We have a separate resource library for our clients. Once they sign up with us, we provide a multitude of information sources to help them understand our efforts and how we’re working to help them grow.
4) Provide social proof via media logos.
Earned media commands more trust than messages on paid or owned properties. Sure, we all know that in the age of “native advertising,” the lines between journalism and sponsored promotions have blurred, but there’s still a certain mystique in being able to say that The Washington Post, for example, has found your company noteworthy enough to mention it in an article.
Those “as seen on” montages of publisher logos that you see on many B2B websites are great for boosting confidence at a glance. Are you getting any decent press? Make sure your website visitors know about it.
If you’ve been published in the newspaper, or in a magazine – BRAG ABOUT IT!
5) Provide social proof via client and partner logos.
We’ve already touched on how important social proof is, but the opportunities here extend well beyond testimonials and media logos. You can also use client and partner logos to show who your allies are. People will recognize larger brands, but even unknowns can make an impression.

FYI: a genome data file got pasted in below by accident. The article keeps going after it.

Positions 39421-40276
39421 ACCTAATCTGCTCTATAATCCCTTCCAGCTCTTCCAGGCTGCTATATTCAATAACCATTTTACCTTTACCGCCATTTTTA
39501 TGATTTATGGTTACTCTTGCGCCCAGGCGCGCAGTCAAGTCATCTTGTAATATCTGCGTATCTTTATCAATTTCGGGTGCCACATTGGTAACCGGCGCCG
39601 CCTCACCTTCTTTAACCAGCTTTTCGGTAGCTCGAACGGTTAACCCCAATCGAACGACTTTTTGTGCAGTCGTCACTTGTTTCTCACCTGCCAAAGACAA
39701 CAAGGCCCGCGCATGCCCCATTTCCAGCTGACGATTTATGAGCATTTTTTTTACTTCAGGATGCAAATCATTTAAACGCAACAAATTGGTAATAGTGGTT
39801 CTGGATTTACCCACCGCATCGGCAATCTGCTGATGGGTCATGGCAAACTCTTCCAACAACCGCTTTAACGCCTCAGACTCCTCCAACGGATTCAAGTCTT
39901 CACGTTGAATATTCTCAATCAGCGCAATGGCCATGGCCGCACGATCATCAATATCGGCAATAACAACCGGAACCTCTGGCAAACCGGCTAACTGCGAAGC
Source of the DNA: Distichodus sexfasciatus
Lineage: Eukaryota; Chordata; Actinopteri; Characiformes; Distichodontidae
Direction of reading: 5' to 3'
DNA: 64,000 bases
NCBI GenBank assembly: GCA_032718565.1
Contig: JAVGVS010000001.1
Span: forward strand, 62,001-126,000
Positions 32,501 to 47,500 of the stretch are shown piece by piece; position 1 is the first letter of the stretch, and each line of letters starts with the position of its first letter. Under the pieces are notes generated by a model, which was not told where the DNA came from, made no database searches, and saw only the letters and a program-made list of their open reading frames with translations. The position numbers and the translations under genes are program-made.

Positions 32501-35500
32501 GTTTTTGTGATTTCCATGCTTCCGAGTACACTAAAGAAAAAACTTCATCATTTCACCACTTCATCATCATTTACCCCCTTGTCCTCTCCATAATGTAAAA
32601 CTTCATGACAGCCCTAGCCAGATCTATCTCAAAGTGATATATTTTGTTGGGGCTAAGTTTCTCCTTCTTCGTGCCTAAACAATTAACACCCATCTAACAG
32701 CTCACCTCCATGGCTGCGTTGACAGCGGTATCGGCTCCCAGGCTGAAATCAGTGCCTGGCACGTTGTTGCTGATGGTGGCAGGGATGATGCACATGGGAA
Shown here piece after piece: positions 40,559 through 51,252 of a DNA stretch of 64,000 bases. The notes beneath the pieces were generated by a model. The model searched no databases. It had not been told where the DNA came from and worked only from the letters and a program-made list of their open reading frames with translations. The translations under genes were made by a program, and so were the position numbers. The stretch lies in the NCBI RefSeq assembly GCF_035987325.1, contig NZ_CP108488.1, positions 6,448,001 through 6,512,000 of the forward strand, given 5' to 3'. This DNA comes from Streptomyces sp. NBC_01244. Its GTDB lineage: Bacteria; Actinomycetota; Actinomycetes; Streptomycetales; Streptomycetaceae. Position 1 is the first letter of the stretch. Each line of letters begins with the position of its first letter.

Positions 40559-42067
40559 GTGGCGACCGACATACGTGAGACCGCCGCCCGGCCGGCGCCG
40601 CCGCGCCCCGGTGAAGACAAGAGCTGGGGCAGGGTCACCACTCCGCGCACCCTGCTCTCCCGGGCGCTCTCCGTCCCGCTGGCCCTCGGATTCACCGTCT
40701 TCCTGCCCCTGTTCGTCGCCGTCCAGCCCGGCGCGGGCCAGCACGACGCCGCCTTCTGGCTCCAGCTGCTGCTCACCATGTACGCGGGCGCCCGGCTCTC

Sometimes this isn’t feasible in highly competitive, dog-eat-dog environments. We get it.
6) Include microcopy that sets expectations intuitively.
Behind all mistrust is fear of the unknown. Make it abundantly clear to your site visitors what’s going to happen when they click on your site’s various tabs, CTA buttons, and links. And make sure your navigation labels are extremely intuitive. Quick disclaimers and labels below buttons are useful, too. If a prospect chooses to opt in to your email list, how often should they expect to hear from you? Will you sell them out to a telemarketing agency, or will you keep their contact information under wraps?
Nothing’s worse than unsolicited emails, or too many emails. Once, our CEO, Nicole Sheridan, signed up for email marketing from OldNavy.com. After receiving 2-3 emails a day, she could not “unsubscribe” because the feature was “temporarily broken”. She ended up reporting them as Spam. Old Navy! … imagine that.
7) Put the audience in the center of stories you tell.
When you write content, or have someone write your content for you, make sure to use the word “you.” It works as a placeholder for the reader’s name, which helps to disarm people and help them be more receptive to your message. Research suggests that some people were more likely to marry someone with the same initials as them — that’s how powerful your name is. On the other hand, using a person’s name too much comes off as creepy, so you have to be careful with it. “You” places the reader in your content as if you are speaking directly to them and involving them, without the risks of using their name too much.
You have to give your customer a reason to read what you’re writing. Period.